a tale of five kerfs

As a continuation from this post, there are times when you’re doing tool surgery when you have to make choices. In my experience, however, decisions about how long the saw should be, how much cant it should have, the hang of the handle, etc. are much more about looks and feel than a series of correct measurements and so I like to do the bulk of that work visually.

In restoring this chopped down miter saw I made most of the choices based on what I had to work with. The length of the spine was made clear by what was already missing. The overall length was based on that and tweaked until the saw felt more balanced. The hang of the handle is not optimal, but adequate, so I’m leaving that alone for now.

image

The worth of a saw, however, is primarily in what is not there. Specifically, what is not there when the saw has finished its work.

Can it cut straight and true? What is the size of the kerf? What surfaces are left behind?

The plate on this saw is thicker than I would like, so I’ll just start there. I ground it down a little on the belt sander (confession) and then did some more material removal by hand, but it’s not enough. There is still more steel to go. I’ll probably get some aggressive grit paper and see if I can’t take the width down some more.

That concern has a lot to do with how the saw performs in the cut. The reason for taper grinding is so that the saw is thinner at the back than at the teeth allowing it to move more freely in the kerf. This saw seemed to have absolutely no taper on that thick plate.

The next consideration is tooth geometry. For the time being I have decided to file this one rip, at about 10 ppi. The teeth had no discernible filing pattern when I got the saw. It was as if someone started to file it cross-cut, got half way through and then quit. There’s plenty of steel there so I have options should I ever want to change it, but in my experience a rip saw is loads more versatile, and with the thickness of this plate it made sense to turn it into a beefy tenon saw for larger work.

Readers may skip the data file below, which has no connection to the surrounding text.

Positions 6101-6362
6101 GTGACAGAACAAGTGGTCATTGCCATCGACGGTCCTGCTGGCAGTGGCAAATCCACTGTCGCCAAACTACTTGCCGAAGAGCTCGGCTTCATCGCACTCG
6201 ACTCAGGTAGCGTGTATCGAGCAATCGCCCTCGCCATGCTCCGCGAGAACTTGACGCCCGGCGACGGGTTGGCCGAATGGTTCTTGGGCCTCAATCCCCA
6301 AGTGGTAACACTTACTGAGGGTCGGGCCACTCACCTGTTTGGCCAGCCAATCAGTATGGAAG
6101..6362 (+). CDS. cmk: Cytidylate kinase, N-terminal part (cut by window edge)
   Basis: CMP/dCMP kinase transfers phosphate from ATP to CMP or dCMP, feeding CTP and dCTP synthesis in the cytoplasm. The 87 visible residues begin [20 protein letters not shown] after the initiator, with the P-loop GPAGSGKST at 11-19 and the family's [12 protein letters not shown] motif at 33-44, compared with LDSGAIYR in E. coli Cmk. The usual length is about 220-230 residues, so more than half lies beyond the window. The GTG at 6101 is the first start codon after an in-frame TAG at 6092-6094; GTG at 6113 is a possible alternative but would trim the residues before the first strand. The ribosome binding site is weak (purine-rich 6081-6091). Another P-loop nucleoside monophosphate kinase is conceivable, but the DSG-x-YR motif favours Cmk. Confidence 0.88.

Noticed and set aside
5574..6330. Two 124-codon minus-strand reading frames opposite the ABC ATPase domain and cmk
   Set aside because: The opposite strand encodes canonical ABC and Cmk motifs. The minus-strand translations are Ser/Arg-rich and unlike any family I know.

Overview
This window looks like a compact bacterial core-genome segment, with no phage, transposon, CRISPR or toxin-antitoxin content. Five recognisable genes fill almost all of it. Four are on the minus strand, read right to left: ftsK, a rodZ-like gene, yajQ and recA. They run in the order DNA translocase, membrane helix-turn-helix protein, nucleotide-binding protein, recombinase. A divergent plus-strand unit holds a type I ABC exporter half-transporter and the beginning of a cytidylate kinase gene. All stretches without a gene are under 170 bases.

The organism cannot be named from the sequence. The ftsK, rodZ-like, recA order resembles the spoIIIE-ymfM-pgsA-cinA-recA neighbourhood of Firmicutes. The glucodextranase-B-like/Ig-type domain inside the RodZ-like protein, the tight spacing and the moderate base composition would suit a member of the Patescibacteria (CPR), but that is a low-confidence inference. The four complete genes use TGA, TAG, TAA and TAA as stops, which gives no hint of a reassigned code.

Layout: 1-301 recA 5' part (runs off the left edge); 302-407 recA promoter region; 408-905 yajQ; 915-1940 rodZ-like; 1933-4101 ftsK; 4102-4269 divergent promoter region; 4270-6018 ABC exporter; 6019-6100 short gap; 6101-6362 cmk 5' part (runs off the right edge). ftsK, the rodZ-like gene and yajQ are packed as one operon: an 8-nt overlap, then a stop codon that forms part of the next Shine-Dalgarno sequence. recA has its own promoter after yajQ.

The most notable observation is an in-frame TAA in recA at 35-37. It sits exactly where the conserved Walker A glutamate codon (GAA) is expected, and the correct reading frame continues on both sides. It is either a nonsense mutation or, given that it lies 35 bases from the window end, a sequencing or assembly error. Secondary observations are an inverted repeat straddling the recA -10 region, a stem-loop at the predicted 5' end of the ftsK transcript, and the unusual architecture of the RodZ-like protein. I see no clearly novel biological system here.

After a quick file and set here’s the verdict. The no.4 is second in from the right. I stacked it up against other (rip filed) saws in my shop just for reference. From the left the kerfs are made by my Veritas dovetail saw, my normal tenon saw (no name rescue), my Disston no. 7 panel saw, the no. 4 and finally my D-16 rip saw.
image

As you can see it’s not the finest of the bunch, but it does drop comfortably into the kerf left by my D-16. It is virtually identical to the kerf left by my no. 7 panel saw. It cuts with relative ease (to when I first started) but it still binds a little in the kerf so my hope is to taper the plate a little more and see if I can’t tune it up to be a regular user.

Advertisements

One thought on “a tale of five kerfs

Leave a Reply

Fill in your details below or click an icon to log in:

WordPress.com Logo

You are commenting using your WordPress.com account. Log Out / Change )

Twitter picture

You are commenting using your Twitter account. Log Out / Change )

Facebook photo

You are commenting using your Facebook account. Log Out / Change )

Google+ photo

You are commenting using your Google+ account. Log Out / Change )

Connecting to %s